If truth be told the gig is up-shopping, gambling, even eating and though the smoke has

    already cleared I don’t need therapy or an excuse to hide my feelings.

    my heart is an old open book full of clichés, chocolate truffle smears, and tears.

    If truth be told I have been cloistered-it’s not my calling but my situation.

    If truth be told my car isn’t safe, my house isn’t breathing, I could in a wink of an eye be homeless.

    If truth be told I don’t want to fly I don’t want to wander; I haven’t missed anything in 70 years.

    If truth be told I’ve fallen before, but this time the fracture wasn’t worth mending.

    If truth be told I want to sing it is done, get over it, I am over it.

    If truth be told there is nothing beyond survival, I have nothing to give you, the world

    is wound too tight we can only untie knots, try not to slip on the laces.

    If I told you the truth I always wanted to be the clown the stand-up comedian the one no one

    would guess wasn’t me.

    If I told you the truth I wouldn’t tell you the truth but ease into your life.

    If truth be told being of a certain age is not what someone else says it is, not what you expect,

    and everyday is a question mark.

    To tell the truth today I looked out my window.  Satisfied.  Rocking. Back and

    forth, catonic-like, rocking.

    If I told you the truth the youth have the words, the works, the camaraderie, the meet and greets,

    the relationships.  Solidarity. Each other’s backs.

    If I told you the truth I’m not a bridge, never pretended to be one.   Every breath, every step difficult.

    If truth be told it’s too late for me to be anything, but

    righteous.  And, alone.  And, lonely.

    The truth is I’m tired.  It’s late.  I have [no] regrets.

    The truth is I don’t want to recycle.  Spin it anyway you want, but I won’t step outside

    my skin. The stretch is all mine.  Was mine.

    If truth be told the world sees no one, story becomes someone else’s theory, and you

    and I don’t meet online, or in a bar, in the future or the past.

    The truth is tomorrow, I might leave my house, walk to the mailbox, but today in this moment

    I’m in my pj’s, eating popcorn, watching Netflix.

     

    ©Sherry Quan Lee

    March 18, 2017

     

    Saint Patrick’s Day 2017 (1948-    )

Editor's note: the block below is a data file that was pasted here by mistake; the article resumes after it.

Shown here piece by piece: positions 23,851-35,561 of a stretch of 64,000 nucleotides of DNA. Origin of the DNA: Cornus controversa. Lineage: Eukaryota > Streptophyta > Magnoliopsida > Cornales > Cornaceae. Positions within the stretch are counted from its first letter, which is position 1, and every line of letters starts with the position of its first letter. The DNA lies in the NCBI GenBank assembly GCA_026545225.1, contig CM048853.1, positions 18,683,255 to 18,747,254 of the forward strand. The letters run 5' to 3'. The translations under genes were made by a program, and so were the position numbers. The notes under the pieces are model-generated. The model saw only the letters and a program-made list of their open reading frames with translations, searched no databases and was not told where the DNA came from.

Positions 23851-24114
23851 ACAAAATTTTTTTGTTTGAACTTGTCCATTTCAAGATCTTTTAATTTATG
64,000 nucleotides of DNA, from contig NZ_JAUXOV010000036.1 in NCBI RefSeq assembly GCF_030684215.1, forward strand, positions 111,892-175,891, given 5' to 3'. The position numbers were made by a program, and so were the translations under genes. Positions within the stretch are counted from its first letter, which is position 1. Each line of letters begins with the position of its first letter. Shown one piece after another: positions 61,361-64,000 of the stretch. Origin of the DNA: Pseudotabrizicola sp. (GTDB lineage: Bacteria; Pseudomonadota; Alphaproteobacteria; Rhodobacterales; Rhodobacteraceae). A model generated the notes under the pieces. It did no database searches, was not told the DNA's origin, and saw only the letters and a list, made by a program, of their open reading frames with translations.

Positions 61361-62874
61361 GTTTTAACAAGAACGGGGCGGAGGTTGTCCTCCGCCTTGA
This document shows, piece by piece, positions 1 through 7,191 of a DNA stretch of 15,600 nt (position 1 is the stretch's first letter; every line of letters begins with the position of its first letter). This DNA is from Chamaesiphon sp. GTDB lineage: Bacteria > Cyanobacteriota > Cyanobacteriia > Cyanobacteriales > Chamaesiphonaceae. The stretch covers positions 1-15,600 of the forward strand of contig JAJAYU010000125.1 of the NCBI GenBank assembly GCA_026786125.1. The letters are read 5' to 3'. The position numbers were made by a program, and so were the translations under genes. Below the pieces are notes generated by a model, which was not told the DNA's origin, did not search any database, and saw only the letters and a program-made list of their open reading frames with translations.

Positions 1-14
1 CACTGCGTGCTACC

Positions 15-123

Dear red hair son of the Irish plantation owner do you know how complicated you’ve made my life?  You, so absent in your southern ways.  A prickle in history not so long gone, nameless, yet, ever present in my naming.  Did your father teach you not to fear consequences, did he tell you my great-grandmother was yours for the taking because he owned her.  Or did he say, hands off, son, she’s mine?  Money can’t buy everything, it certainly can’t buy complacency.  But, yes, Ms. Greer kept your house clean and the both of you, sons of southern hospitality, well fed.  And you, in return, paid her in lust, in rape, in pregnanc(ies).  Sure there were the rumors, you loved her, my great-great grandmother, her glistening, black skin and textured thick hair; strong legs, warm hands; but, it wasn’t a love story.  But grandmother was born anyways.  Beautiful, free, and independent.  It was her own doing she traveled North, married a man with his own black white history and the babies kept coming.  Mother denies she is born black, but if black was a lie, she would have nothing to lie about and I, her daughter, would have no truths to tell, secrets to uncover.  So many secrets that have filled books and heartache and joy- sometimes joy- knowing there once was a plantation and a red hair boy, but if she had only known she really needed only this, this one poem, this one little splash of green, a bit of humor, and a blind eye, if she only knew she didn’t have to give up her life to know who she is, if she had known.

     

    Sherry Quan Lee

    ©March 18, 2017

     

Artist Statement

Sherry Quan Lee approaches writing as a community resource and as culturally based art of an ordinary everyday practical aesthetic. Lee is a Community Instructor at Metropolitan State University (Intro to Creative Writing, Advanced Creative Writing), and has taught at Intermedia Arts, and the Loft Literary Center. She is the author of A Little Mixed Up, Guild Press, 1982 (second printing), Chinese Blackbird, a memoir in verse, published 2002 by the Asian American Renaissance, republished 2008 by Loving Healing Press, and How to Write a Suicide Note: serial essays that saved a woman’s life, Loving Healing Press, 2008.

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SHERRY QUAN LEE

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HOW DARE WE! WRITE